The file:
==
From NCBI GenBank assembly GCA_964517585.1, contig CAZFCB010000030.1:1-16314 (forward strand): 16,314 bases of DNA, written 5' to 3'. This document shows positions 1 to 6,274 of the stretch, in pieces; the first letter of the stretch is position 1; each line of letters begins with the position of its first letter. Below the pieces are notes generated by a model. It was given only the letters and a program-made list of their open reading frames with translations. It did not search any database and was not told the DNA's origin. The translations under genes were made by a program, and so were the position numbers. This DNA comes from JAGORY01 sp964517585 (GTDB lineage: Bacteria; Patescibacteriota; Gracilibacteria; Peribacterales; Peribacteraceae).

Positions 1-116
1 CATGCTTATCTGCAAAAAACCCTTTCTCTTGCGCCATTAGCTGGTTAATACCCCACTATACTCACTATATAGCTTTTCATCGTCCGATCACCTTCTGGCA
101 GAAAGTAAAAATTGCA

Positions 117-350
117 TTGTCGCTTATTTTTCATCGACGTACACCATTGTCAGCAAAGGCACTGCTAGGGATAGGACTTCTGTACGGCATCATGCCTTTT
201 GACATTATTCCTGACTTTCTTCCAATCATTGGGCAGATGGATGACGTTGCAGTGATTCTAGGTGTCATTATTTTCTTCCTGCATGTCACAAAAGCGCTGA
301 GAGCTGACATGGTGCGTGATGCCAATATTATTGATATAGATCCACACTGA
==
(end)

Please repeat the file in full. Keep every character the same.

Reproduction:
From NCBI GenBank assembly GCA_964517585.1, contig CAZFCB010000030.1:1-16314 (forward strand): 16,314 bases of DNA, written 5' to 3'. This document shows positions 1 to 6,274 of the stretch, in pieces; the first letter of the stretch is position 1; each line of letters begins with the position of its first letter. Below the pieces are notes generated by a model. It was given only the letters and a program-made list of their open reading frames with translations. It did not search any database and was not told the DNA's origin. The translations under genes were made by a program, and so were the position numbers. This DNA comes from JAGORY01 sp964517585 (GTDB lineage: Bacteria; Patescibacteriota; Gracilibacteria; Peribacterales; Peribacteraceae).

Positions 1-116
1 CATGCTTATCTGCAAAAAACCCTTTCTCTTGCGCCATTAGCTGGTTAATACCCCACTATACTCACTATATAGCTTTTCATCGTCCGATCACCTTCTGGCA
101 GAAAGTAAAAATTGCA

Positions 117-350
117 TTGTCGCTTATTTTTCATCGACGTACACCATTGTCAGCAAAGGCACTGCTAGGGATAGGACTTCTGTACGGCATCATGCCTTTT
201 GACATTATTCCTGACTTTCTTCCAATCATTGGGCAGATGGATGACGTTGCAGTGATTCTAGGTGTCATTATTTTCTTCCTGCATGTCACAAAAGCGCTGA
301 GAGCTGACATGGTGCGTGATGCCAATATTATTGATATAGATCCACACTGA